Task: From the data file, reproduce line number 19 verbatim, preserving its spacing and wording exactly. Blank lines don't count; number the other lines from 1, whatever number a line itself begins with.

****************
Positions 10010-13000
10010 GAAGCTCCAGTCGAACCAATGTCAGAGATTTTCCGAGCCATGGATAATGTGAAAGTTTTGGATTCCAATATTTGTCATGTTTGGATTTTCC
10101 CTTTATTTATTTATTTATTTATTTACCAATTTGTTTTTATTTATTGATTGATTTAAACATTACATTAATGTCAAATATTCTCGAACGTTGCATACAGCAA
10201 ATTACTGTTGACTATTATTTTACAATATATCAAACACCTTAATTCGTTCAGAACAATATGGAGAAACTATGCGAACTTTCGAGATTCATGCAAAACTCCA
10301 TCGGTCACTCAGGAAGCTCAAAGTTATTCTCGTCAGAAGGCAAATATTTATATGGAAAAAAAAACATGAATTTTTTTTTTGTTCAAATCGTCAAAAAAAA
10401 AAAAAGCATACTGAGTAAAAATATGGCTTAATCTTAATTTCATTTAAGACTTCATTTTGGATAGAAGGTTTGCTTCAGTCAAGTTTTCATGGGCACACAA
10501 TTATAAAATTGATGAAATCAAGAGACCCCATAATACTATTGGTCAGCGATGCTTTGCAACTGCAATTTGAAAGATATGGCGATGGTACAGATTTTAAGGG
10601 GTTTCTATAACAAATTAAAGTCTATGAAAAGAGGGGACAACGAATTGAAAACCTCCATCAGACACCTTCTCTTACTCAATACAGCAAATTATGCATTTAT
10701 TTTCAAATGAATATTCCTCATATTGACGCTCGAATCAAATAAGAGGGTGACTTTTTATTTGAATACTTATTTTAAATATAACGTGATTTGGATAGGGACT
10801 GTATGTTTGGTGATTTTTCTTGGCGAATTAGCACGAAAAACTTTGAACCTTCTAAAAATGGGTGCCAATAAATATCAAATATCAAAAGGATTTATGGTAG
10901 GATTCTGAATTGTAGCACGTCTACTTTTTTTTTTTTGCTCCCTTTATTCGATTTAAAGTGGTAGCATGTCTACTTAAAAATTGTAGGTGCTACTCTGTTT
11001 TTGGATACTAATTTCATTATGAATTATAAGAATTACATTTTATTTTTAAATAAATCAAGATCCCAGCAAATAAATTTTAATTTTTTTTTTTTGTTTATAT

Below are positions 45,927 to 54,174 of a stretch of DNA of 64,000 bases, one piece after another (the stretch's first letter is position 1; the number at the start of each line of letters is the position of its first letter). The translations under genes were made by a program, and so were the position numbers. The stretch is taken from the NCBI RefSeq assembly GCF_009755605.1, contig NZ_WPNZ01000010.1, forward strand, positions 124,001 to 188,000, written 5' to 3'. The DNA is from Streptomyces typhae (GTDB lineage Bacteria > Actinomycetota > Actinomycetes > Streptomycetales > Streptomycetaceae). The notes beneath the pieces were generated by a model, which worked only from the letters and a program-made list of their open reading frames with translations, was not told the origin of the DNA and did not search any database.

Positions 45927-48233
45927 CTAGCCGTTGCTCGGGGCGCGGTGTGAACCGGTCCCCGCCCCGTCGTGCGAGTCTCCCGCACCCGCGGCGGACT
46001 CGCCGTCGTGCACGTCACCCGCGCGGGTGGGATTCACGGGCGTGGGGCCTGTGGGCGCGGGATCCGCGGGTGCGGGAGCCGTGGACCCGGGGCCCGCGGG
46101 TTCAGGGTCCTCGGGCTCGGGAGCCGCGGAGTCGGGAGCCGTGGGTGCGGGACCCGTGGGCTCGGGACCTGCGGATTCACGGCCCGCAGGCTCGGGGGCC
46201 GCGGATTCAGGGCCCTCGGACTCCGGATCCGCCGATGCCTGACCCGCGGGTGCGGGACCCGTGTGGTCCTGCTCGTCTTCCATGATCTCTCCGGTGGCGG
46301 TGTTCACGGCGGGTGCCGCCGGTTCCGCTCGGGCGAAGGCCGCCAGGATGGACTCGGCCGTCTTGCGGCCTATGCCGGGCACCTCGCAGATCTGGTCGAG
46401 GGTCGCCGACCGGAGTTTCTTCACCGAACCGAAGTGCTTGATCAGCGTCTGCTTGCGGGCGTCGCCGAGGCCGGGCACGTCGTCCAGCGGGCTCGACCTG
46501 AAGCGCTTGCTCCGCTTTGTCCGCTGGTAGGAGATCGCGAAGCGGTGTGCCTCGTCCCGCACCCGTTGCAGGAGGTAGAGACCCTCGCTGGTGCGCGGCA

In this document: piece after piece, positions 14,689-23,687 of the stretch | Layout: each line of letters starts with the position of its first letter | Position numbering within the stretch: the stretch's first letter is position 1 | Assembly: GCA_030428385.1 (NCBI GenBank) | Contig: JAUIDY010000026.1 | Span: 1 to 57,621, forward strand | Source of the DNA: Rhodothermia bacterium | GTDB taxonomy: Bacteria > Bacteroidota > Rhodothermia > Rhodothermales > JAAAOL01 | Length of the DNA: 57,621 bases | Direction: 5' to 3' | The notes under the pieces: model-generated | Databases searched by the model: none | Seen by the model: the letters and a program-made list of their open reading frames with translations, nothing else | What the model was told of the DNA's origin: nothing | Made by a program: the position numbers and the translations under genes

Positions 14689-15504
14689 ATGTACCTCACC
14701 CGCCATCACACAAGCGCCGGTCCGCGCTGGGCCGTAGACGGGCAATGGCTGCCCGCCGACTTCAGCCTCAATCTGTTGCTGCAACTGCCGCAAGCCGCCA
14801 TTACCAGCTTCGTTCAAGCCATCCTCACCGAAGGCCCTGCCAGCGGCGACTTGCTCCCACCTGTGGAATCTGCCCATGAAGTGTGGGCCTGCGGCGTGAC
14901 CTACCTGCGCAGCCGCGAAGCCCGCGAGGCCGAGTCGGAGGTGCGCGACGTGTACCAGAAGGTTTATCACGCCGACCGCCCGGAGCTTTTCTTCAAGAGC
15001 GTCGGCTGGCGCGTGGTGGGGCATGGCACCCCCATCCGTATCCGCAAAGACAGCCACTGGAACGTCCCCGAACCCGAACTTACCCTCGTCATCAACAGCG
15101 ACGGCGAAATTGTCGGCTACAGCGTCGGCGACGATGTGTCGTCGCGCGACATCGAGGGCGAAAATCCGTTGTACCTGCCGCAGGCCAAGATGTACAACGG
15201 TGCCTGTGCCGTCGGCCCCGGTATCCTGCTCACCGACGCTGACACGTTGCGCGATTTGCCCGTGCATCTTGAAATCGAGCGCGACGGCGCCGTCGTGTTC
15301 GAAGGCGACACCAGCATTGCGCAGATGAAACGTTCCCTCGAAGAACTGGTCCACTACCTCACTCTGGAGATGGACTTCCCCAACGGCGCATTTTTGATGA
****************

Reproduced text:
46301 TGTTCACGGCGGGTGCCGCCGGTTCCGCTCGGGCGAAGGCCGCCAGGATGGACTCGGCCGTCTTGCGGCCTATGCCGGGCACCTCGCAGATCTGGTCGAG